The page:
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POLS definitions


2 chambered legislative body = senators and house. Expected to "refine and enlarge the debate" by combining local concerns with common good

pork barrel

appropriations made by legislative bodies for local projects that are often not needed but that are created so that local representatives can win re-election in their home districts

substantive representation

representatives don't look like all their constituents but can still represent their needs and wants


loyally reps constituents direct interests. Part of substantive representation


represents constituents interests while taking into account national, collective, and moral concerns that sometimes cause members to vote against constituents majority interest. Part of substantive representation


delegate on issues that constituents care about (ex: immigration) and trustee on more complex or less salient issues (foreign policy or regulatory matters). Part of substantive representation


assistance provided by members of congress to their constituents in solving problem with the federal bureaucracy or addressing other specific concerns

electoral connection

congressional behavior is centrally motivated by members' desire for reelection


actions by members of congress unrelated to government with primary goal of making and impression on public (ex: holiday cards to constituents and parade appearances)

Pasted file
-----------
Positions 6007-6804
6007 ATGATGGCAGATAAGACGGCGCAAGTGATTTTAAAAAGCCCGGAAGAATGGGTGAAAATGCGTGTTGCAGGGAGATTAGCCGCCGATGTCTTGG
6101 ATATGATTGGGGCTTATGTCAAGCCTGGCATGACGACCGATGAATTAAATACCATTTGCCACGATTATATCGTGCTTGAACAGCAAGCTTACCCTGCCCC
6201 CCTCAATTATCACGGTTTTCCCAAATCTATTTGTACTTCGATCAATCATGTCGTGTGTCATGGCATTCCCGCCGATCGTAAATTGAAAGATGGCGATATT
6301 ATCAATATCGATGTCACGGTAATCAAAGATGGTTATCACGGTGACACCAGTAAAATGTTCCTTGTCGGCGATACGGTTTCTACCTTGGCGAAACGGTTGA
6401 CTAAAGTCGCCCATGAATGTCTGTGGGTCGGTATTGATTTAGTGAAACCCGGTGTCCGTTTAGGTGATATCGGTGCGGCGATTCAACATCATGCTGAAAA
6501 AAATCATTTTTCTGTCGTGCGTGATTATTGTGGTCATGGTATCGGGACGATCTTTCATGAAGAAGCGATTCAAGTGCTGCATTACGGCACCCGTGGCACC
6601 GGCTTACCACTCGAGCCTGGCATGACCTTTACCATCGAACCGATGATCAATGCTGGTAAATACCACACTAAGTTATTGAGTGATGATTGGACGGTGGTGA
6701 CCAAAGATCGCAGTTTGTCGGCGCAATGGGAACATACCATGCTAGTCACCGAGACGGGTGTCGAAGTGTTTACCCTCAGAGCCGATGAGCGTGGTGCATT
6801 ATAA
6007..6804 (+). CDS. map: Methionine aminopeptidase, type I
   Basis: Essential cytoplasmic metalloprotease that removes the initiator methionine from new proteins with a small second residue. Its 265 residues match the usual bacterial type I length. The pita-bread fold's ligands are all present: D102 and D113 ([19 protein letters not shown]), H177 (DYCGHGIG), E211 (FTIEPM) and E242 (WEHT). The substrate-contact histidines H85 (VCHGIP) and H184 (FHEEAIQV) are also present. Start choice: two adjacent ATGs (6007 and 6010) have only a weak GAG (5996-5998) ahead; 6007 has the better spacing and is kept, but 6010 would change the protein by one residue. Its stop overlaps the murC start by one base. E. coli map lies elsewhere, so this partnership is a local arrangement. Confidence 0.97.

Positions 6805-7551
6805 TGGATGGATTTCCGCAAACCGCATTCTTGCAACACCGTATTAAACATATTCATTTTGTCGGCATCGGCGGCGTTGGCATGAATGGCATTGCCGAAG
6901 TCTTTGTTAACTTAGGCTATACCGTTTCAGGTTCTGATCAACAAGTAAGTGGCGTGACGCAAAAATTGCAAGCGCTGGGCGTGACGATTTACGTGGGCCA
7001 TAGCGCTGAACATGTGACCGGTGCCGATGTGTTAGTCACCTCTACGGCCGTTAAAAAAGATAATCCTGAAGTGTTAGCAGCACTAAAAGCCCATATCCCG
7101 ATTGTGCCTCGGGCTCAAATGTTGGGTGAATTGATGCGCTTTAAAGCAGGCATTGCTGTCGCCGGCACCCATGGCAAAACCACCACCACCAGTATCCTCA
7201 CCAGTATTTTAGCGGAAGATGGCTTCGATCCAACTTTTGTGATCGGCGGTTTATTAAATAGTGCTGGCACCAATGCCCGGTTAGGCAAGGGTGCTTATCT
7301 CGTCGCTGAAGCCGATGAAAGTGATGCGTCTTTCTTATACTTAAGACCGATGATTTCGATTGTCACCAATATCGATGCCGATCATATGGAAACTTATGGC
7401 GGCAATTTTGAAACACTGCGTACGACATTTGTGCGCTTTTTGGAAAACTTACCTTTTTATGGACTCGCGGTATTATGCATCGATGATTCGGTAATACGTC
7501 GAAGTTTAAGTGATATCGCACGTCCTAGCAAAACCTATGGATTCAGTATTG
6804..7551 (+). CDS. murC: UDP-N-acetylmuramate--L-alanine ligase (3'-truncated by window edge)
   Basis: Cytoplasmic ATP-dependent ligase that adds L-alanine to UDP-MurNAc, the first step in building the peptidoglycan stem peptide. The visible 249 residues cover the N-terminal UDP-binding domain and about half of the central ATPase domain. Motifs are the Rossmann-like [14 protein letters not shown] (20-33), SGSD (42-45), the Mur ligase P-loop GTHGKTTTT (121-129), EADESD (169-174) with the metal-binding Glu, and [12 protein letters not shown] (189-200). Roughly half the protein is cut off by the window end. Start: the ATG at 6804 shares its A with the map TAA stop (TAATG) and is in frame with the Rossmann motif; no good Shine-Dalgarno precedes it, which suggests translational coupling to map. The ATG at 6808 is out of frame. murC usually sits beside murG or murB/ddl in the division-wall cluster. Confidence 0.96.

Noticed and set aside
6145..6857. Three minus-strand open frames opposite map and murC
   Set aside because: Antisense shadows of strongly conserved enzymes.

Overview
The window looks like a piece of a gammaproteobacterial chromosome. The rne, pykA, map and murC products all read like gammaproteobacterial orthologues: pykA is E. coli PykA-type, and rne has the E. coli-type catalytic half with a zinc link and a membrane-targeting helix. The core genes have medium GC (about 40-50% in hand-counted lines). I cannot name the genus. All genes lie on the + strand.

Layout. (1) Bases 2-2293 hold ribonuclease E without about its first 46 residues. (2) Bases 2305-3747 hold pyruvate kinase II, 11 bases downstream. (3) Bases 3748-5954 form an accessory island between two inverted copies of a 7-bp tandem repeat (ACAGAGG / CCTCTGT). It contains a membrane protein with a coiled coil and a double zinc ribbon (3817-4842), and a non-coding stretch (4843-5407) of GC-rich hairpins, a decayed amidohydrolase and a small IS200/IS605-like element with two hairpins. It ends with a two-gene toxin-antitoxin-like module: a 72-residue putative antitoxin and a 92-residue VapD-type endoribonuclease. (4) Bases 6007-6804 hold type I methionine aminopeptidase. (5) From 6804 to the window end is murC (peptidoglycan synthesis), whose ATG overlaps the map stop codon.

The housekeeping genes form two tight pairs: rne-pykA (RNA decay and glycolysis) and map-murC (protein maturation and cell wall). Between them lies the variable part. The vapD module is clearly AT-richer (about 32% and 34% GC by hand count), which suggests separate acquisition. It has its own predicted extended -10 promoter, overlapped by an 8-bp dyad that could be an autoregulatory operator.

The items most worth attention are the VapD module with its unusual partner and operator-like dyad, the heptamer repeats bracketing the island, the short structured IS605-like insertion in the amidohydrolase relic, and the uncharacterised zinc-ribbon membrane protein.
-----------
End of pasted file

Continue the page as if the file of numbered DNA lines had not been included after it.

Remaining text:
credit claiming

acceptance of credit by members of congress for leg that specifically benefits constituents (pork barrel) small projects

position taking

public statement of members of Congress that makes views known to constituents (ex. poll call votes, speech, editorial, position paper). Alienates segment of constituents


redrawing the geographical boundaries of legislative districts every 10 years to ensure districts remain roughly equal in population.


process of assigning 435 seats in House to states based on ups or downs in state population, basically like redistricting but of the representatives.


attempting to use redistricting to benefit political parties, protect incumbents, or change the proportion of minority voters in district (ex. Texas after 2000 census)

partisan gerrymandering

officials from one party draw lines that benefit their party and hurt others. Usually happens when one party is in control of both houses and governship

incumbent gerrymandering